Those Choose Your Own Adventure Books You Loved As A Kid Are Becoming A Movie

If you enjoyed reading the Choose Your Own Adventure gamebooks published by Bantam Books in the 1980s and ’90s, you’re going to love this bit of movie news: Fox has a Choose Your Own Adventure movie coming out in the near future, so you should start brushing up on their path-selecting skills.

First published in the late 1970s, the Choose Your Own Adventure books were a unique, but staple, offering in school and public libraries throughout the 1980s and ’90s. Written in the second person, these interactive works of fiction allowed readers to make their way through castles, space stations, haunted houses, jungles, mountain wildernesses, and other rich environments, picking a new path every few pages or so.

Each Choose Your Own Adventure book had multiple endings. Some were good, and others were very, very bad. Major character deaths, even your death, abounded in those bad endings, and many Choose Your Own Adventurers would read each book multiple times, seeing how different choices could have led them to different outcomes.

(Confession: I read each Choose Your Own Adventure Book about three or four times before I inevitably flipped through the book to read all of the endings out of context.)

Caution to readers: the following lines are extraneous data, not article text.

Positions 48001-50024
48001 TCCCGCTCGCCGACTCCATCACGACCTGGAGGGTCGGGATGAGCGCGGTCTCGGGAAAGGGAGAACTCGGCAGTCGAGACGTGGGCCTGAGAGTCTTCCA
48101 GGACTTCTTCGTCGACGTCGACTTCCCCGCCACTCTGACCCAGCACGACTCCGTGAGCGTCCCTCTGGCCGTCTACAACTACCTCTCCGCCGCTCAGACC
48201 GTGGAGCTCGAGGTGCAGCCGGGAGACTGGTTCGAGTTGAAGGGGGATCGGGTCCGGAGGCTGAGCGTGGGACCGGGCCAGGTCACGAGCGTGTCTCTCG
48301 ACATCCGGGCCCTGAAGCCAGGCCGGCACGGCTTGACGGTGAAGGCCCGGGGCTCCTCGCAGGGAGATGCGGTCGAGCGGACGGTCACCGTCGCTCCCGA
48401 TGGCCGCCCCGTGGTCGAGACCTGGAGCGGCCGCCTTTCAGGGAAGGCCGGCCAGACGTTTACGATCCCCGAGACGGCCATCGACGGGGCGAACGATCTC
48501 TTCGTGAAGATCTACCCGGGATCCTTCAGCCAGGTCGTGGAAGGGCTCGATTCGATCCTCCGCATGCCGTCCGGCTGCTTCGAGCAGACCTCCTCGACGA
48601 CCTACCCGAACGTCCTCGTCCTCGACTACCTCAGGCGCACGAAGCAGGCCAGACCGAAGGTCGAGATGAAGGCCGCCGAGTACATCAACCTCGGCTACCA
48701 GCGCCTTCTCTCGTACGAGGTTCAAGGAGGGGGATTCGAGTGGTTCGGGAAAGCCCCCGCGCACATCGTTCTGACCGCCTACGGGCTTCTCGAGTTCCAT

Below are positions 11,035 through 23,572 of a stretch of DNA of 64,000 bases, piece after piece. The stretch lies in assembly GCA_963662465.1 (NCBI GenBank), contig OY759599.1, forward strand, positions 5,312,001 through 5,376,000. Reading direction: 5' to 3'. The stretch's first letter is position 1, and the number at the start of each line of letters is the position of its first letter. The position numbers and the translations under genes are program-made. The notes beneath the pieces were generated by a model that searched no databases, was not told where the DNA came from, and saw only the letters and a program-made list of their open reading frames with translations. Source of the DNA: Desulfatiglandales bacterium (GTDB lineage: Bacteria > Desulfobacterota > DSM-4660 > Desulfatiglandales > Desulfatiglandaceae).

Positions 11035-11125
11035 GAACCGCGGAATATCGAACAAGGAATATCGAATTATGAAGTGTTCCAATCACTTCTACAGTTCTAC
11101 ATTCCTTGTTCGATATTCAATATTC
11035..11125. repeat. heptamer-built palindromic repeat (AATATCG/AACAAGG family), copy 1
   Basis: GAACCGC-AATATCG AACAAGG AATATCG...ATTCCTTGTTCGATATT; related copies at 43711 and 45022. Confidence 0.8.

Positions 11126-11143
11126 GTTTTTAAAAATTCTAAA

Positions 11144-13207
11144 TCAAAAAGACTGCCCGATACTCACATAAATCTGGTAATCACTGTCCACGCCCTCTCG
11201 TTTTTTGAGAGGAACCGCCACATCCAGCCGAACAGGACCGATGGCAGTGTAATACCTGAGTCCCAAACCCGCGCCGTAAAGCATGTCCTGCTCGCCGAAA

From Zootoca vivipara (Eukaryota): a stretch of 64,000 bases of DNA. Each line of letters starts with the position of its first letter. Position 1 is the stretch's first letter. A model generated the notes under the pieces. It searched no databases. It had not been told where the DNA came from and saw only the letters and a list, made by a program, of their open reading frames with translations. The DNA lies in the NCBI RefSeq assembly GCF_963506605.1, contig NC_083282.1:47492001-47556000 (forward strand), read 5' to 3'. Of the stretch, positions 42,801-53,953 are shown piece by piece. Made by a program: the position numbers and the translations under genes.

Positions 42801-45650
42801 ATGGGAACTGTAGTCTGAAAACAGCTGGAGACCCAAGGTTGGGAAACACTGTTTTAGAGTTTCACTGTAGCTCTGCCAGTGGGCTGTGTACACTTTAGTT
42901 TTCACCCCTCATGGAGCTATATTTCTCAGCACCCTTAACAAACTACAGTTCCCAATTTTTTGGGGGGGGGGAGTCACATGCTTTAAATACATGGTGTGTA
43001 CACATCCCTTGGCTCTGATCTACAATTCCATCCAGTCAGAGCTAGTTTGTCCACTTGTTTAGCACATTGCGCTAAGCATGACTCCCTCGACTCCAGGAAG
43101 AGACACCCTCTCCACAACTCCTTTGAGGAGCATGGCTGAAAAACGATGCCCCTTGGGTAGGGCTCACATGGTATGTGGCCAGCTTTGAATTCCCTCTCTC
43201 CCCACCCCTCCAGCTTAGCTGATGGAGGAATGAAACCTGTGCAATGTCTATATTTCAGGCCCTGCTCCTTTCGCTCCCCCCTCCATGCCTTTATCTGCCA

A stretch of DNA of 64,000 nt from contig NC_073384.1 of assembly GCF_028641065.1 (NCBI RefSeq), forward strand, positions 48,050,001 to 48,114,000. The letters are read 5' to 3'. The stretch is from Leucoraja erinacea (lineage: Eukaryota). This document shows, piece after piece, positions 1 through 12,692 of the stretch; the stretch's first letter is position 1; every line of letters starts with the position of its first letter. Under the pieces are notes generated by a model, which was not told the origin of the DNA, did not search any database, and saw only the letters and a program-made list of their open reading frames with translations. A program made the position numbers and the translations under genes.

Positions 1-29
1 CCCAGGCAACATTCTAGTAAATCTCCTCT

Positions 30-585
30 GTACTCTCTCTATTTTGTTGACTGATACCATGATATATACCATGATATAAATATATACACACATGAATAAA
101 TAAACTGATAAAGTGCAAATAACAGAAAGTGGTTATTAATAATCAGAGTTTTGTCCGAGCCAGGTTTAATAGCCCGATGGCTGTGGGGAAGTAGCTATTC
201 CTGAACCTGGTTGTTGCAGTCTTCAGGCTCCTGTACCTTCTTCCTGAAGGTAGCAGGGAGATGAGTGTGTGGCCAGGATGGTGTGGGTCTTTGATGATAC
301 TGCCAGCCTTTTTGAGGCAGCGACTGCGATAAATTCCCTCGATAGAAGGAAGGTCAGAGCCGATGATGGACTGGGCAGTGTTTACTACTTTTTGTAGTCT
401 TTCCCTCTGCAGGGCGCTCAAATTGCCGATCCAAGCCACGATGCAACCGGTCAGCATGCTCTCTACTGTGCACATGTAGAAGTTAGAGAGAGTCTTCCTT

Now, Fox intends to bring the Choose Your Own Adventure format to theaters. The new movie won’t be the first interactive film to hit theaters, nor will it be the first Choose Your Own Adventure movie, as the book series has been used to create DVD-released home entertainment in years past. In an age of hyperpopularity for Dungeons & Dragons and narrative video games, the divergent-path model might not thrill every viewer. But, let’s face it, audiences will be checking out Fox’s Choose Your Own Adventure movie for nostalgia’s sake.

The new movie will combine Fox’s bankroll with technology from Swiss app developer Kino Industries, whose CtrlMovie app will allow audiences to vote on what happens next at key points throughout the movie. Some, including The Guardian‘s Stuart Heritage, are skeptical. Heritage imagines a movie paused at a moment when "[t]he tension couldn’t be higher."

I have to agree that this could either be very cool — or extremely annoying. Make sure you take friends who you can trust to make the right choices.

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